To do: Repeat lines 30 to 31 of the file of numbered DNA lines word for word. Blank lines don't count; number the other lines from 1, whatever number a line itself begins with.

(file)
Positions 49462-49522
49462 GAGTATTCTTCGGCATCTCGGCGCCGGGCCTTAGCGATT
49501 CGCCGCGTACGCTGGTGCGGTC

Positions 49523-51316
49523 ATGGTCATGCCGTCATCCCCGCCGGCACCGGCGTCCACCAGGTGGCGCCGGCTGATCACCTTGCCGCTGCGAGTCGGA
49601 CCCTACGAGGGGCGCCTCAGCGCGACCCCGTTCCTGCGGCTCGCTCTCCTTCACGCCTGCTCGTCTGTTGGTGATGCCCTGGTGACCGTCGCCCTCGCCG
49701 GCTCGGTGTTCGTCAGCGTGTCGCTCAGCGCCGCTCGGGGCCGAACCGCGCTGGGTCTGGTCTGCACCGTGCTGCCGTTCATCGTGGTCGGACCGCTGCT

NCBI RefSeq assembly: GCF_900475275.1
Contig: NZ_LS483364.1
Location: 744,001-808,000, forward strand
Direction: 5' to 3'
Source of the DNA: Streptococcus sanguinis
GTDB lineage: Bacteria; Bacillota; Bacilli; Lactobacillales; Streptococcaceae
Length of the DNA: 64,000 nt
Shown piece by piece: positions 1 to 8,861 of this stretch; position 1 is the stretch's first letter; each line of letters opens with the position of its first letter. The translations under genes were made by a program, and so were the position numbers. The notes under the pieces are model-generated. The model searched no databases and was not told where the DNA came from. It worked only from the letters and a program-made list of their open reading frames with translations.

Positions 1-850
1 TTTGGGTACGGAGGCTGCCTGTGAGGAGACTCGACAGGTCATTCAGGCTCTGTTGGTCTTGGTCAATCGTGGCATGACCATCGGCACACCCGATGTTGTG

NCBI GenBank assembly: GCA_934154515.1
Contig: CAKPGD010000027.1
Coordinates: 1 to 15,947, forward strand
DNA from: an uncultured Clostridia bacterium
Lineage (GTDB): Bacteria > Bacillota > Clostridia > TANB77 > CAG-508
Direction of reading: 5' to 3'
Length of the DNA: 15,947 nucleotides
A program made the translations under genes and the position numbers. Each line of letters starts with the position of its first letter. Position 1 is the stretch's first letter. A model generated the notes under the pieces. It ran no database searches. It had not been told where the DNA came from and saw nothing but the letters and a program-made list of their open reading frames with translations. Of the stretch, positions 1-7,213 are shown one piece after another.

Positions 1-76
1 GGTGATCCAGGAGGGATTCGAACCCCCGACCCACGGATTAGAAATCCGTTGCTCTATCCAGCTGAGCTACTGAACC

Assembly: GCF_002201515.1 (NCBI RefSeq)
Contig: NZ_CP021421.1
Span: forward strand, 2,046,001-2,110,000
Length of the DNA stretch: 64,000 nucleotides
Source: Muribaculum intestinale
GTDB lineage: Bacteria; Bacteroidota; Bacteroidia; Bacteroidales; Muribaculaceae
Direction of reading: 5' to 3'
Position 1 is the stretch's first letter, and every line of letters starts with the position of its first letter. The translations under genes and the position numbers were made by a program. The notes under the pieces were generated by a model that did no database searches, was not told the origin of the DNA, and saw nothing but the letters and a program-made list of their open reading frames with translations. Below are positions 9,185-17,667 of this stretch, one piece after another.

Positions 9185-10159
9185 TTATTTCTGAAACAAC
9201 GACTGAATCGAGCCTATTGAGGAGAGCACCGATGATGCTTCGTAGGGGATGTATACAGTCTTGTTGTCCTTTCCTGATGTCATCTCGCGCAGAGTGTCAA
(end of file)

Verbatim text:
Span: forward strand, 2,046,001-2,110,000
Length of the DNA stretch: 64,000 nucleotides